- Bank of America launched its Unlimited Cash Rewards Card with 1.5% cashback on all purchases with no annual fee and up to 2.62% cashback for Bank of America Preferred Rewards members who have $20,000 or more in a BoA deposit account or a Merrill investment account.
- Fintech startup Upgrade launched the Upgrade Bitcoin Rewards Card with 1.5% back in bitcoin on all purchases. Upgrade also offers the option to combine monthly charges into installment plans that range from 24 to 60 months.
- Chase introduced Slate Edge with an interest rate that declines annually in response to online payments. Cardholders get automatic consideration for an annual 2% purchase APR reduction when they pay on time and spend at least $1,000 by the next anniversary. This can go on until the rate reaches 9.74%.
- M1 Finance unveiled the Owners Reward Card, a no-annual-fee card that enables cardholders to earn up to 10% cash back at brands in which they own stock through an M1 Finance account.
BNPL players, however, also have a strong rewards component with participating merchants. Klarna’s personalized rewards program, called Vibe, applies rewards to all purchases made through the Klarna app, regardless of the store. It offers one “Vibe” point for every dollar spent at any of the 200,000 participating retailers. Vibe members also get access to exclusive online and offline sales.
Read More: How Smaller Institutions Can Grab Credit Card Business Back from Megabanks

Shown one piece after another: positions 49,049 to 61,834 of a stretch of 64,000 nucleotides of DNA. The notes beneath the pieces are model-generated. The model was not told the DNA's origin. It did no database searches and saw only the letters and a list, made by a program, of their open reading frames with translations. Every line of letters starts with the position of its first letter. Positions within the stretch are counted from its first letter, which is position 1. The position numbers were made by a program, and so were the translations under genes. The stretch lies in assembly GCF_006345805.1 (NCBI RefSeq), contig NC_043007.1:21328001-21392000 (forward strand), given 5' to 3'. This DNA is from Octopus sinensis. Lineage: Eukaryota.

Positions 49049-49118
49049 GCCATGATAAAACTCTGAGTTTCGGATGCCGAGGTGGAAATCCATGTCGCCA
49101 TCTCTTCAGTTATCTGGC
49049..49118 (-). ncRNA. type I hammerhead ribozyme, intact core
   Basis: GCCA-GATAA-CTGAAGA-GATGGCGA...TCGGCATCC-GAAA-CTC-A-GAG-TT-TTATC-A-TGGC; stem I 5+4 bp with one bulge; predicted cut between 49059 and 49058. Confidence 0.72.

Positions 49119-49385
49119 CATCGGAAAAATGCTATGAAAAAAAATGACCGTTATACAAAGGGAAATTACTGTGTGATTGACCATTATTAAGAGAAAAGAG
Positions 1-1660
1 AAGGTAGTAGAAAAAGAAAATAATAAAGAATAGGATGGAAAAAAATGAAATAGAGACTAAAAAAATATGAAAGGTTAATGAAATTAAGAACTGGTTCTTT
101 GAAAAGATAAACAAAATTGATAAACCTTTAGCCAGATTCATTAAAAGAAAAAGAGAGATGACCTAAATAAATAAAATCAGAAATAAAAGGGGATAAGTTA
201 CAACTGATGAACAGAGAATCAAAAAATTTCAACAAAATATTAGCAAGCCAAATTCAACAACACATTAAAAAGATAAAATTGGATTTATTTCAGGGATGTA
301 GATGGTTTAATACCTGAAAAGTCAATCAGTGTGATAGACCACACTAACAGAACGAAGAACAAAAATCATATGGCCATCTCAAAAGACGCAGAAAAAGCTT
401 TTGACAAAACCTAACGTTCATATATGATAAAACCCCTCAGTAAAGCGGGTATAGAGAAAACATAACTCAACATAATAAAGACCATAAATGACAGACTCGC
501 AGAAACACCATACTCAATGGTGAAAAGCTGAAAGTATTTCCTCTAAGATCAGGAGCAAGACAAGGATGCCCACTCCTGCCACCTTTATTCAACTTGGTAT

Blending Plastic With Installment Plans
Some financial institutions have already started to dip their toes in the BNPL waters. For example, American Express’s Pay It Plan It allows cardholders to cover small purchase amounts through the American Express app or to plan larger purchases over $100 into monthly payments with a fixed fee. Eligible transactions are displayed on the app with three different payment options with total fees and costs. Visa has quietly entered the BNPL space, according to Investors Business Daily, even setting up a new website.
In other cases, banks and merchants are partnering with the fintech companies to support BNPL. TD Bank partnered with Amount to offer simple 0% installment financing for Nordic Track exercise machines. Barclay’s also announced a partnership with Amount to become one of the first major banks to offer point-of-sale (POS) installment financing options.
Denny Nealon, CEO of Barclays U.S. Consumer Bank, said in a press release the option would help leading merchant brands drive sales and build loyalty with their customers. “The time is right to enter the U.S. market and give consumers customized, loyalty-driven transparent POS installment loan programs at some of the country’s most successful travel, entertainment, retail and affinity institutions,” said Nealon.
Even as they begin to dabble in the BNPL space, credit card issuers should view it as more of an add-on option than any form of replacement. One advantage banks and credit unions have in BNPL is capitalization and trust, says Amount’s Kevin Lewis. He believes winning banks of the future will be those that can leverage various payments from their own cards and private label cards to virtual credit accounts and BNPL.
“What banks need to do to win is continue to provide alternatives to capture the entire merchant relationship,” Lewis maintains. “That involves being able to provide buy now, pay later installment capabilities, and being able to compete on the tech side.”